So it’s all change at Bloc Bar, the LGBT hangout on Kentish Town Road that opened last year in the wake of the Black Cap’s undignified exit.
Her Upstairs is a new venture on the first floor of the building, the brainchild of friends Joe Parslow, drag queen Meth (the brains behind Black Cap cabaret night the Meth Lab) and George Anthony, whose CV includes managing venues like Dalston Superstore and Madame Jojo’s.
It’s a cabaret bar with kitsch interiors, “camp” drinks (or be butch and sip on a Camden Hells) and the quirky, queer drag entertainment that for so long was synonymous with the Camden LGBTQ+ scene.
On our arrival last night we were ushered upstairs by a super-friendly bouncer, and were pleased that the small room was full with a mixed crowd of young and mature, male and female.
“This is a bar run for queer people by queer people,” says Joe. “Queer, for us, is about a radical togetherness and as such everyone is welcome in our space, as long as you’re not an arsehole. Identity is never a barrier at Her Upstairs, and we welcome everyone and anyone who wants to enjoy our bar, shows, and each other’s company.”And there was plenty of that in evidence last night: as we nurtured our pints, mighty host HERR (pictured), from a new collective called Stage Presents, prowled the room dragging unsuspected punters on stage to reveal secrets about their lives on the spot: hysterical and terrifying in equal measures. And flame-haired, bearded Gingzilla made the handful of straight men in attendance feel just a bit less comfortable with her, um, outrageous routine.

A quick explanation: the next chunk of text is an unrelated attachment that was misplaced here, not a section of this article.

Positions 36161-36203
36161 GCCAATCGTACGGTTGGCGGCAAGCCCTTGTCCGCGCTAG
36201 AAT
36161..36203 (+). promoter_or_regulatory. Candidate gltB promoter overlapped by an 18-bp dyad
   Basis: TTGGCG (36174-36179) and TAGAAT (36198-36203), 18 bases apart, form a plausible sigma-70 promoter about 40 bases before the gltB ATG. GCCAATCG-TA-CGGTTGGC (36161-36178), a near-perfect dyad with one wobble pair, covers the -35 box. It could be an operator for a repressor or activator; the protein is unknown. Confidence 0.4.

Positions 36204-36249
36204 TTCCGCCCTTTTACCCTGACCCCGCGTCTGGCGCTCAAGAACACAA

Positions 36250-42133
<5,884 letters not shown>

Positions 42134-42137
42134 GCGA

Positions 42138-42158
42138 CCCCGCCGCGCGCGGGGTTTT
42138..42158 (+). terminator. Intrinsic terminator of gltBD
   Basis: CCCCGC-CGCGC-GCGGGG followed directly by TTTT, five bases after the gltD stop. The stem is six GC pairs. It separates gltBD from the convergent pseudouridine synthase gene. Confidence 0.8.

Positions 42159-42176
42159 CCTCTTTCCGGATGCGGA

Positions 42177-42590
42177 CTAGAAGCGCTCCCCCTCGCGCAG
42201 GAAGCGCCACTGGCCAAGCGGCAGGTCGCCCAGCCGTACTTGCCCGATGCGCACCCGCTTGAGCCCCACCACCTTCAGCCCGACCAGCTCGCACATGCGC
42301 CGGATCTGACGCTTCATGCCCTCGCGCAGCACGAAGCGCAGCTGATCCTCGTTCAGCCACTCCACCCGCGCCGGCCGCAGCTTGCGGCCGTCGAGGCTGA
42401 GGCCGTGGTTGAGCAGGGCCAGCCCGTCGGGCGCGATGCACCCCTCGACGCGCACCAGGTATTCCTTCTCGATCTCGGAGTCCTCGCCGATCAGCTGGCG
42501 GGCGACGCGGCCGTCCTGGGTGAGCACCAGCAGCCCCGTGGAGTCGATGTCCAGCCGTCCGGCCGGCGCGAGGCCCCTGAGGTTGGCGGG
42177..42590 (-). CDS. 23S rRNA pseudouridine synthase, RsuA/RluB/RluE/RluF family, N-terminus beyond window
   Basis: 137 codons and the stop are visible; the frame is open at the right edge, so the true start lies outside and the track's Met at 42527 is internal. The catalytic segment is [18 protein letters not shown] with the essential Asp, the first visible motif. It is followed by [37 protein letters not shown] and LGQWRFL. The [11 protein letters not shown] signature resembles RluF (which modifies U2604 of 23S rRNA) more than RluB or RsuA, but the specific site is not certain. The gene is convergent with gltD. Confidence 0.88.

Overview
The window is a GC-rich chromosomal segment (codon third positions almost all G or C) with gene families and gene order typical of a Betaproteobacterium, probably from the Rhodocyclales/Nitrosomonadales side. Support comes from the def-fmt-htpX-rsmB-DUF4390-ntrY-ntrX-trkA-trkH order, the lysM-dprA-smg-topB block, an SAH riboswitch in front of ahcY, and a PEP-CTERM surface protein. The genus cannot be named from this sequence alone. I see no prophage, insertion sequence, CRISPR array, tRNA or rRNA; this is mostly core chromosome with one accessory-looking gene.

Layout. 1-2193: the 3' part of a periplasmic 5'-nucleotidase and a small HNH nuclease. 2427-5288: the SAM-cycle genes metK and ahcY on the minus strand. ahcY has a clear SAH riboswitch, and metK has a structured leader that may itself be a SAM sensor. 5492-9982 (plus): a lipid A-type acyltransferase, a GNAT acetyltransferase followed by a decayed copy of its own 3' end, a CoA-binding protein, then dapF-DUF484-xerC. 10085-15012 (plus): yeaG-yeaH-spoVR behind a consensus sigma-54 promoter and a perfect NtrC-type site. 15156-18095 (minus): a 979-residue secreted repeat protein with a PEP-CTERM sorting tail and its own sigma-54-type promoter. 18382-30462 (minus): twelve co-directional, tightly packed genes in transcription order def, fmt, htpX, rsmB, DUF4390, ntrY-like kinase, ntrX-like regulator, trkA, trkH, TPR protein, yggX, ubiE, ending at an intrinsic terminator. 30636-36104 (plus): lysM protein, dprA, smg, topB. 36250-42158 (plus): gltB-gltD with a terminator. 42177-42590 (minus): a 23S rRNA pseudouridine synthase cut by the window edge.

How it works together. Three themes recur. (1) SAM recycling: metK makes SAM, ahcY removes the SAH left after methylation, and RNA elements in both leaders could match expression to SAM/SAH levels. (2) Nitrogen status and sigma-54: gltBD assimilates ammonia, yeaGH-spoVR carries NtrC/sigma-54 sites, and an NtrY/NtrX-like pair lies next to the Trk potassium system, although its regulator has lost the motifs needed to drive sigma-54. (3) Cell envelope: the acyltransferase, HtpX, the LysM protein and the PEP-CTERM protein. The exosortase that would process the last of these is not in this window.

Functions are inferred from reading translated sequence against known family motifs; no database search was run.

The trio have planned a packed schedule of queer entertainment this autumn, bringing “high-quality, engaging, political, and fun performance work”. They want to encourage and support new and emerging artists, as well as working with the capital’s existing drag and queer royalty. “There’ll be dedicated space and time to Kings, Queens, Queer Performers of Colour, new talent, and London Legends,” says Joe. “Comedy, tragedy – and everything in between.”And their ethics are watertight. “We believe in the value of a local economy and do not want to line the pockets of multinational corporations,” he says. “Our refurbishment work was conducted by independent workmen and small businesses, and our amazing family of queer helpers had their paintbrushes out and lent a hand. Wherever possible our stock will come from London breweries and will be priced at ranges to suit all purses.”
All they need now is a mass of local support. Do it.